We sat it out. They flew us to another staging area and we eventually spoke with the head guide for the day so he knew where we were at, got feedback, assessed damage control, and made a plan.
The rest of the group opted to do that run again. A good snowboarder in that group reported back: “it was cross country skiing all over again.” Translation: sucked.
Again, if I were a better rider, and in better shape, I would have managed it. Even at my current level, if I were in much better shape I could have done it better the second time as I knew what to expect. I wouldn’t have relished it. But, the first section of that tree run was actually spectacular, and what one signs on for with heli: great powder, good tree spacing, steep enough to move, and beautiful.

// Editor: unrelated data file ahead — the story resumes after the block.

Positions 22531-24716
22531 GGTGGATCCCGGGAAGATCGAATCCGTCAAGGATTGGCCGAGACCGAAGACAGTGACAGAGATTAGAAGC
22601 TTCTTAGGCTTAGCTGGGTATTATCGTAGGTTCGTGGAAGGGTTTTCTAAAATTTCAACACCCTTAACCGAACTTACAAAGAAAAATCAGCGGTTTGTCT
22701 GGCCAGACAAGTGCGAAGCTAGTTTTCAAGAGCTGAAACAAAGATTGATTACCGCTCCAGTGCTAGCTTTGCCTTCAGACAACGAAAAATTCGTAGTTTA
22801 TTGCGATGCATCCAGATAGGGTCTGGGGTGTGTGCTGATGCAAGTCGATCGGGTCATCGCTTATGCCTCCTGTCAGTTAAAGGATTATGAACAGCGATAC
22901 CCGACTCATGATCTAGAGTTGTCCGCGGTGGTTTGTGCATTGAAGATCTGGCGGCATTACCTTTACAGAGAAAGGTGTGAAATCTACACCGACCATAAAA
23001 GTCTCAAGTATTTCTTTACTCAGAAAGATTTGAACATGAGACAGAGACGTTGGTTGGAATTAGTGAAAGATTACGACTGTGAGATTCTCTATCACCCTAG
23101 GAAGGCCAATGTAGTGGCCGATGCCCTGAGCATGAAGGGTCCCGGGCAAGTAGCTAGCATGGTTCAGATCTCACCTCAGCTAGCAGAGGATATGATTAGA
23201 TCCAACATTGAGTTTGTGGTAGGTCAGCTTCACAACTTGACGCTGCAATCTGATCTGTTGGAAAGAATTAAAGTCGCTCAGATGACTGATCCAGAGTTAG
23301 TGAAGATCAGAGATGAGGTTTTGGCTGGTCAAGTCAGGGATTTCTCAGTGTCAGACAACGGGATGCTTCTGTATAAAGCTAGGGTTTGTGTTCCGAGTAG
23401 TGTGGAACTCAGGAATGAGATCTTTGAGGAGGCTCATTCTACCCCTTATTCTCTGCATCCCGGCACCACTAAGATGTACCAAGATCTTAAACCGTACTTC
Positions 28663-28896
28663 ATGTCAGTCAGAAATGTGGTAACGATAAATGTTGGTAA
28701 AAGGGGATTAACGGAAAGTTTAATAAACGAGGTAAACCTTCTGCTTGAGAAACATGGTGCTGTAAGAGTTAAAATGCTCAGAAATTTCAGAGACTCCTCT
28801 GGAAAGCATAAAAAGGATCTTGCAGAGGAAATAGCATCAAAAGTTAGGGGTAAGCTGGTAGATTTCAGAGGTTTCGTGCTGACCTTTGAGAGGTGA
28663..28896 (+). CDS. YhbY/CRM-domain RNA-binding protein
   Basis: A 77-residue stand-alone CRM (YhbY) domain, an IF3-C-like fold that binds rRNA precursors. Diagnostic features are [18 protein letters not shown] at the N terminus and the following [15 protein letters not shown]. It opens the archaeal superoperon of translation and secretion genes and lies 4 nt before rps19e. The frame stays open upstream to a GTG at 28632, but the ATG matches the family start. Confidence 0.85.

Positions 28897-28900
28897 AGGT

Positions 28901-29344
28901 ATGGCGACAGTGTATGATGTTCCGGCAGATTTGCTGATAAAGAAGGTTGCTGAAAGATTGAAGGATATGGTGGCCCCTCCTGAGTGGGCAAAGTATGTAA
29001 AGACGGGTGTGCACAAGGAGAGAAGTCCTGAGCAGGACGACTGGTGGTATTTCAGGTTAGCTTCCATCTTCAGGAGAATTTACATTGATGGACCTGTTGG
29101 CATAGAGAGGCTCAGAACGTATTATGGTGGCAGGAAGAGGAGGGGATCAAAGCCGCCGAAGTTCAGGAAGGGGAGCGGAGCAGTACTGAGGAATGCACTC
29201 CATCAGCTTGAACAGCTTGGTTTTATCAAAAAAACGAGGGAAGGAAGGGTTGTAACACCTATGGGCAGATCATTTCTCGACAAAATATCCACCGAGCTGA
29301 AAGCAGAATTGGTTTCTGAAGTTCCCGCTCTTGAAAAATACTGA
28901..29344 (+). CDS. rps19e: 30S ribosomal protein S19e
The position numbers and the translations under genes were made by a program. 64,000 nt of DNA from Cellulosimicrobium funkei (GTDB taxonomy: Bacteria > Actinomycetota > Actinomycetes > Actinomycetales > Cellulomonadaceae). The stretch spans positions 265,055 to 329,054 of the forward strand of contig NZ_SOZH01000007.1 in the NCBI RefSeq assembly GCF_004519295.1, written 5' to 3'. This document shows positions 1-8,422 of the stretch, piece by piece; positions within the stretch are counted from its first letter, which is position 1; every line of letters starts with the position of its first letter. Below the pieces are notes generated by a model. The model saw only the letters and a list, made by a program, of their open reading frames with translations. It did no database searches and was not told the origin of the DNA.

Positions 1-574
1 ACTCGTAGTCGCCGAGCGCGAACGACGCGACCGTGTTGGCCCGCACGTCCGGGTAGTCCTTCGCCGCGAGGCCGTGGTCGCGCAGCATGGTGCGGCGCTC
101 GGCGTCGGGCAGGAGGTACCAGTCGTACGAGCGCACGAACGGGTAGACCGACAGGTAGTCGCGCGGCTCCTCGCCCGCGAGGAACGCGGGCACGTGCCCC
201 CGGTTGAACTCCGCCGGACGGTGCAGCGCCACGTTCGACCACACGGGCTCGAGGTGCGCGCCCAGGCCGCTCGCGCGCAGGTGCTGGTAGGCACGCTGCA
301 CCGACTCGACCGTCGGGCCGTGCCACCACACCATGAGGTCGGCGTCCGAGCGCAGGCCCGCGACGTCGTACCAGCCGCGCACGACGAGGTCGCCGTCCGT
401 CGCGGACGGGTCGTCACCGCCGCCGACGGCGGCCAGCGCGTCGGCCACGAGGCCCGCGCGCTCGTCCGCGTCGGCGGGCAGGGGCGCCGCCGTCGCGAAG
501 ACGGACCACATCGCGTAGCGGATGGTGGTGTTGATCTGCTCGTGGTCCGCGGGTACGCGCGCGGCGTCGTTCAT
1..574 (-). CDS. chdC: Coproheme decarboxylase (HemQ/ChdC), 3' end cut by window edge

After that 3rd run, visibility hadn’t improved despite a brief tease of extra sun. (It was a powder day, so mixed blessing of extra snow and reduced vis.) They called it and brought us all back early.
And, to their credit, and probably due to my bailing and complaining rightly or wrongly that they shouldn’t have taken us on that run in the first place (and certainly not again), they refunded everyone’s money for not just the missed 4th run, but also the 3rd that most of us took. That was excellent management of the situation. I bought some merch. The Arubans? Tried to apply the refund to a 2-day heli trip later in the week! And, they got the trip. Great time; 4 runs each day and tiring.